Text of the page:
Much of the controversy about the question of man-caused global warming really has to do with the black box emulations that climatologists have created.  It is important to recognize that such computer models are tautologies.  They tell us the consequences of the assumptions that are built into them -- nothing more.  If a model's prediction diverges from measured reality, we know that something is wrong with one, or more, of its assumptions.  This divergence does not tell us which assumptions are wrong -- simply that at least one of them is wrong.  That is all one needs to know to judge climate models.

As it happens, these models have failed to predict today's temperature hiatus.  They also fail to account for past temperature oscillations in the climate.  We surmise, then, that at least one of the assumptions of today's climate models is wrong.  Therefore, the models are not to be trusted, and policy should not be based on what the models are saying.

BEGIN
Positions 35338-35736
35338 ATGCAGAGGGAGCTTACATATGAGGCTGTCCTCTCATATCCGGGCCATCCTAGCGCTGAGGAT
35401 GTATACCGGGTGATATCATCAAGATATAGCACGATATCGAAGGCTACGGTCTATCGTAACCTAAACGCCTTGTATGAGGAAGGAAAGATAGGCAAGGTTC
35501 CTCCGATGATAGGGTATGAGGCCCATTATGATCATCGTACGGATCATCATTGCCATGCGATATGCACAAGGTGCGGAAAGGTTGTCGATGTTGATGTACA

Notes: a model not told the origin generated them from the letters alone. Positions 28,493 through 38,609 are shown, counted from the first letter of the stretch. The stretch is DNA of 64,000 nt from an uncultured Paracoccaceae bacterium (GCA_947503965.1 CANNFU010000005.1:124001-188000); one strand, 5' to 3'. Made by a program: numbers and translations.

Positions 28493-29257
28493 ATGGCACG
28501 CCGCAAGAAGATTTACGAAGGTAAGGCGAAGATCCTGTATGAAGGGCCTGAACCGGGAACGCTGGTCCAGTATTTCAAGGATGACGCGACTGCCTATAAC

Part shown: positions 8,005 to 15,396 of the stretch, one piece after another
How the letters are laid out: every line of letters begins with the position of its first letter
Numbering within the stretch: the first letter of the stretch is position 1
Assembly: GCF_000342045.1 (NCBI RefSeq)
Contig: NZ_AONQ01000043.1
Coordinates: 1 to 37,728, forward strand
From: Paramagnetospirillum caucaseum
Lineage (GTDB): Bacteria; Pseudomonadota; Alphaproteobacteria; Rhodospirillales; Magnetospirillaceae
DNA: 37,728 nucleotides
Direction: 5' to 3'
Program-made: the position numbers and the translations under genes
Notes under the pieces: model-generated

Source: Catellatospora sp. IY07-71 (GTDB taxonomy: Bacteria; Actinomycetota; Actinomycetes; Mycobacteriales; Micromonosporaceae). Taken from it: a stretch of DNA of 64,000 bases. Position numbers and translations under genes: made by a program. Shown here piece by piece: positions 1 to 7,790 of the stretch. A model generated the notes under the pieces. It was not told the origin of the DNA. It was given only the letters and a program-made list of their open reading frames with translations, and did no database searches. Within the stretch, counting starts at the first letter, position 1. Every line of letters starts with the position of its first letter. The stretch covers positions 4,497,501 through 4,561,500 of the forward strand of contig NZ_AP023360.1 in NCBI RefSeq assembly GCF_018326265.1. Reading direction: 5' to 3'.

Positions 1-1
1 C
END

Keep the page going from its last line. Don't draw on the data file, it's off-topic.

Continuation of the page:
The Earth is a physical system with heat inputs and outputs.  (That is a black box concept; it is not the real Earth.)  In order to be stable, the Earth system output must always equal the input.  For the surface region of the Earth -- the physical surface and the atmosphere -- there are three principal energy inputs: solar irradiation, solar wind, and heat rising from the interior of the Earth.

Heating from the interior appears to be both minor and relatively constant, except for geologically rare catastrophic events.  Solar wind, interacting with the Earth's magnetic field, may be a cause of the Little Ice Ages, or so some people hypothesize.  In any case, solar wind effects are not built into the climate models -- so their absence may be one of the faulty assumptions.

Accurate measurements of the sun's irradiance have been available only during the last few decades, when satellite measurements, independent of the atmosphere, became available.  The solar variation during this short period has been about a tenth of a percent and is correlated with sunspots.  Climatologists assume that this relatively constant solar irradiance is true for all time, but it may not be so.

The amount of solar irradiance that the Earth can absorb is determined by the Earth's albedo.  Albedo is a measure of the reflectance of an object.  Clouds, snow, oceans, soil, and vegetation all contribute to the average albedo of the Earth.  In general, the Earth's albedo varies with time and place.